To account for motion in the world, it is sufficient for the purposes of natural philosophy to admit one first cause of motion. One mover entirely unmoved suffices to cause motion in all things that are moved—not indeed as the only mover, but as the only first and unmoved mover—because it acts with complete independence, whereas everything that is moved in any way whatever is dependent upon an unmoved mover. Moreover, the first cause of motion is eternal and acts without detriment to itself, and so is capable of being the first cause of all motions in the world. Furthermore, the unity and the order of the world indicate that the first cause of motion is one and unique, somewhat as the orderly motion of an army indicates that there is one in command (see universe, order of). To treat of the first cause more profoundly and in greater detail pertains to metaphysics and theology (see god, proofs for the existence of).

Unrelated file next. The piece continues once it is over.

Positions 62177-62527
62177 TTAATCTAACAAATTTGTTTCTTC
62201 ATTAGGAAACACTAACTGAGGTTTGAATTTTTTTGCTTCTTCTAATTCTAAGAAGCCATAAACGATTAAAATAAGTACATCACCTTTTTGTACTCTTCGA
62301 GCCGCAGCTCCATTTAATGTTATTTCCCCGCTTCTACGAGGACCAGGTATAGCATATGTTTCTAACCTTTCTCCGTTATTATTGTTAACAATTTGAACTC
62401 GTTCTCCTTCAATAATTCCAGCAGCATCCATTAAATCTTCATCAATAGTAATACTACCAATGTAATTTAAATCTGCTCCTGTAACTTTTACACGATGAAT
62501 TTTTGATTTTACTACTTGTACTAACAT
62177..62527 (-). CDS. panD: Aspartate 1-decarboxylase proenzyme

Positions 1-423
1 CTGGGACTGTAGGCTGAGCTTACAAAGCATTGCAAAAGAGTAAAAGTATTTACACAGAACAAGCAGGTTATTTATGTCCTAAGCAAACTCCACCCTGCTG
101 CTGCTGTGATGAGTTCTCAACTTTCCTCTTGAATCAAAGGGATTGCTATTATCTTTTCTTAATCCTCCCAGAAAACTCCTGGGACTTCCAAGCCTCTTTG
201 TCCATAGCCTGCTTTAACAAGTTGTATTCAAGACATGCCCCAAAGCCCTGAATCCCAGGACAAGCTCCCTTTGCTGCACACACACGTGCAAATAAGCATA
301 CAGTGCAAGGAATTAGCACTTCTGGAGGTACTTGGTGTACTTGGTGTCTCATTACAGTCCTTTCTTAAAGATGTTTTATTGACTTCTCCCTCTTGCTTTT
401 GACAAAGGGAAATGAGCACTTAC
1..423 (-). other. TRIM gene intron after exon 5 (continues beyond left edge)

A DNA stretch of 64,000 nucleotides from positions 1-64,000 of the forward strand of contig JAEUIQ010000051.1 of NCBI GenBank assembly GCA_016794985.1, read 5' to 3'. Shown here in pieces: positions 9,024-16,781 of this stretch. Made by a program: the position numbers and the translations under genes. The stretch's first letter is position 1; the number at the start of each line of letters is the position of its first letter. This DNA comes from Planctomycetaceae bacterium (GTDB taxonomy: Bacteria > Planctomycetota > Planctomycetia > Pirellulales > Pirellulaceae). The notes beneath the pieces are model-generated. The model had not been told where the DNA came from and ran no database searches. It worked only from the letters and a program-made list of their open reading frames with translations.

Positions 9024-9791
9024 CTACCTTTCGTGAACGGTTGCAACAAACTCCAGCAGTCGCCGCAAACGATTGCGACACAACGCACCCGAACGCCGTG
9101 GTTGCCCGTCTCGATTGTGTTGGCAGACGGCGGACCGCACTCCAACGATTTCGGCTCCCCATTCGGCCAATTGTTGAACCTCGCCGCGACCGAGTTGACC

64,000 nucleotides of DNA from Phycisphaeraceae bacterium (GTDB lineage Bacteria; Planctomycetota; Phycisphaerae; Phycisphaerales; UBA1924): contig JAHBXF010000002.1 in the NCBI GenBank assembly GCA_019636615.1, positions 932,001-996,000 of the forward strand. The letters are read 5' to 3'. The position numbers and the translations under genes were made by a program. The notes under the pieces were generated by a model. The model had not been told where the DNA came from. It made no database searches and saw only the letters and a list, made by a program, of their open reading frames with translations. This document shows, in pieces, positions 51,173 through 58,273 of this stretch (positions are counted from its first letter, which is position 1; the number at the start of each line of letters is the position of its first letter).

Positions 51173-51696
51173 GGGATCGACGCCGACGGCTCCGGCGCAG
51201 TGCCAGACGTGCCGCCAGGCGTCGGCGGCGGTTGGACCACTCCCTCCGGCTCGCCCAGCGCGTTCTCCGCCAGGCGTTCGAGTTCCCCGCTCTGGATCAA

First Mover and God. It is sometimes questioned whether the first cause of motion proved in natural philosophy is the being whom men call God, and whether the existence of God can be discussed or proved with the concepts and principles that pertain to natural philosophy. Although the considerations of this branch of philosophy are limited, and the first cause of motion is not included within the proper subject of natural science, yet Aristotle touched upon these ultimate problems in his Physics, and both St. Thomas Aquinas and Sir Isaac Newton maintained that in natural science one should seek the first cause of motion, and treat of God inasmuch as He can be known as the cause of motion in the world. Moreover, as has been shown in the argument above, one can prove the existence of the first cause of motion through the data of experience and the principles of ordinary understanding and can show that this cause is not a natural body but an incorporeal and unmoved mover, entirely independent in action and being, and so reasonably identified with the being that men call God.